In First Corinthians, Paul gives us another example of darkness that is very close to everyday life for all of us. The church is in conflict with its members using slogans such as: “I belong to Apollos!” “I belong to Cephas!” One could say that this is war on a small scale but the darkness is the same as that created by the Assyrians and the Romans. Paul suggests that the light of the kingdom which Jesus is bringing near is to be “united in the same mind and the same purpose,” which for Paul is the mind of Christ, whose cross is foolishness for those who are perishing in the darkness of violence but is the power of God for those being saved.

The “power of God” doesn’t look much like power as we usually understand it. It isn’t exactly a large-scale military invasion like D-Day. In fact, it is quite the opposite. But the cross is power in the sense of shedding light in the darkness which John says the darkness cannot overcome. The light reveals the darkness of the military might of the Assyrians, the Romans and all else who imitate them. The light also reveals the hatred of victims for their oppressors, however understandable, for what it is: a wall of enmity that perpetuates divisions between people. As I struggle with my almost constant anger at many politicians in this country for their misuse of power and the public trust, I have to repent of this anger minute by minute.

Where does this darkness come from? Isaiah and Matthew are not portraying darkness as part of the created order in the sense that night time is natural. This is not darkness that God made, or in fact had anything to do with. This is darkness as a human creation. It is human beings who organize armies to oppress people or who tear congregations apart with petty party politics. This sort of behavior is highly contagious. The more people build walls or fight, the more people feel the need to build walls and fight.

What does the Kingdom of God, founded on the foolishness of the cross look like? The blueprint we have in these readings doesn’t look like much, but then a crucified criminal in Roman times doesn’t look like much either. When we read just a bit further in Matthew, we enter the real-life rooms of the Kingdom outlined in the blueprint. We find many rooms, many mansions, all of which offer contagious possibilities such as being blessed for being poor or for being a peacemaker, or turning the other cheek or walking the extra mile, and then finding in these weaknesses the rock that supports the house of faith we are building against the storm of Rome and Assyria and the power brokers of our time.

Myth Become Fact

crosswButterfliesOne of the more memorable phrases culled from C.S. Lewis is Christ is “myth made fact.” The notion kind of sneaked up on Lewis during the process that lead to his conversion to Christianity.  An offhand remark by his friend T.D. Weldon, a fellow Oxford don and, like Lewis at the time an avowed atheist, made a deep impression on him over the years: “Rum thing, that stuff of Frazer’s about the Dying God. It almost looks as if it really happened once.” Of course, that is precisely the claim of the Gospels.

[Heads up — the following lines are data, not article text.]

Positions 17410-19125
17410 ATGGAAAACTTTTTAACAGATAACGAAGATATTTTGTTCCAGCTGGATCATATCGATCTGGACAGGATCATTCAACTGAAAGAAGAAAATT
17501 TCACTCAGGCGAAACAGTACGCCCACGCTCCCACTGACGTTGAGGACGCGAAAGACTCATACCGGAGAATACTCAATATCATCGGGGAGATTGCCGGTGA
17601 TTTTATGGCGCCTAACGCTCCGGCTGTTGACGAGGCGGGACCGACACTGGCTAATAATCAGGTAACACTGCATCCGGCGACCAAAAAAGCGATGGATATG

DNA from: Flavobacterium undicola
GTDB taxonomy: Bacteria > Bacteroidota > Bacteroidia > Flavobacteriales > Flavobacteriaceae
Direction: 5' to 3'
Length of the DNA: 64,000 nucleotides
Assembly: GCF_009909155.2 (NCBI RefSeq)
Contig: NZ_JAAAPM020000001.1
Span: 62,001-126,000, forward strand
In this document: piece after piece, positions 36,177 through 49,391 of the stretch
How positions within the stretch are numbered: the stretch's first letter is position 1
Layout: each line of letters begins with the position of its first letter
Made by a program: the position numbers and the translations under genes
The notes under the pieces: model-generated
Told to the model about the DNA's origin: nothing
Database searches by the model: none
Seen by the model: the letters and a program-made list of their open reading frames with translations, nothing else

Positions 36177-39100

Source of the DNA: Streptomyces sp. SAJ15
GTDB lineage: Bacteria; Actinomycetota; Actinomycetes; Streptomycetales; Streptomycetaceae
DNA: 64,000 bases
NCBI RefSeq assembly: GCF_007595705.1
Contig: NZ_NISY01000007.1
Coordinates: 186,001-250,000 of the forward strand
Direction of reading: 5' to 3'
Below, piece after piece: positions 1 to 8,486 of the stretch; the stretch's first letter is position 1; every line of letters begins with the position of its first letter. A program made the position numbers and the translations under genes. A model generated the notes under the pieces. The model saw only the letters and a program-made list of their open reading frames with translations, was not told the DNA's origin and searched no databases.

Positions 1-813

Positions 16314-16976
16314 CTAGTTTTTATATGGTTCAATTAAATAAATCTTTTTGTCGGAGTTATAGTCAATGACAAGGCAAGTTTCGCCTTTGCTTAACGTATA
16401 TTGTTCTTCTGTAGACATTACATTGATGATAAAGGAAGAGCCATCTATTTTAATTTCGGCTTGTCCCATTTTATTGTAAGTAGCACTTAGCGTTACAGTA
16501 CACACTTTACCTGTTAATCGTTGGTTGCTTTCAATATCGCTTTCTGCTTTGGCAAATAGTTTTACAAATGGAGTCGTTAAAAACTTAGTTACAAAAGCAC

Lewis’ insight is worth comparing with René Girard’s view of Jesus in relation to mythology. Girard, of course, also studied Frazer’s writings about deities, mainly vegetative deities, dying and rising. Frazer, seems to have absorbed Jesus into the other myths, blurring the distinction between them. Girard, on the other hand, believes that both the myths and the Gospel accounts refer to real events. Here, he also differs from Lewis who seems to have thought of myths as something like cosmic poetry, dealing with timeless truths, such as the vegetative cycle in temperate climates where nature, like Persephone, dies and then rises again. For Girard, all myths, in their origins, are made fact.

Girard’s thesis of sacred violence asserts that social tensions in early societies were resolved, if they were resolved at all, by collective violence that was very real. Mythology then became something of a cover up of this event while still alluding to it. The rising from the dead in such mythology would be the deification of the victim who, in retrospect, was seen as the solution for the problem for which the victim was earlier blamed. Tying such mythology into the vegetative cycle raises suspicions for me that this development, if it did not originate in agricultural societies, was greatly furthered within them. After all, the claiming of land by a tribe would easily inspire other people to desire that land. In such a setting, social tensions leading to the victimage mechanism would happen much quicker than in hunter/gatherer societies. Girard’s thesis also suggests that the real cycle is not in nature but in human activity. That is, an act of collective violence holds a society together for only so long before it needs to happen again. The mythological cycle, then, is a vicious cycle.

For Girard, then, the Gospel narrative of Jesus dying and rising is not the historicization of a timeless truth, but an instantiation of a scenario that had been happening in reality, in time, since the dawn of humanity. What’s new about the Gospels is that the story is told straight out and the victim is claimed to be innocent and was unjustly murdered. For Girard, it isn’t so much a case of myth become fact as the truth behind myth revealed.

As a Christian, Lewis retained sympathy for the myths of dying and rising deities, regarding them as great poetry. Girard, of course, is not so affirming of mythology, as he sees it as obscuring the truth. However, Girard’s point of view does not necessarily mean that myths are bad poetry. Moral goodness and ascetic goodness are not equivalent, after all.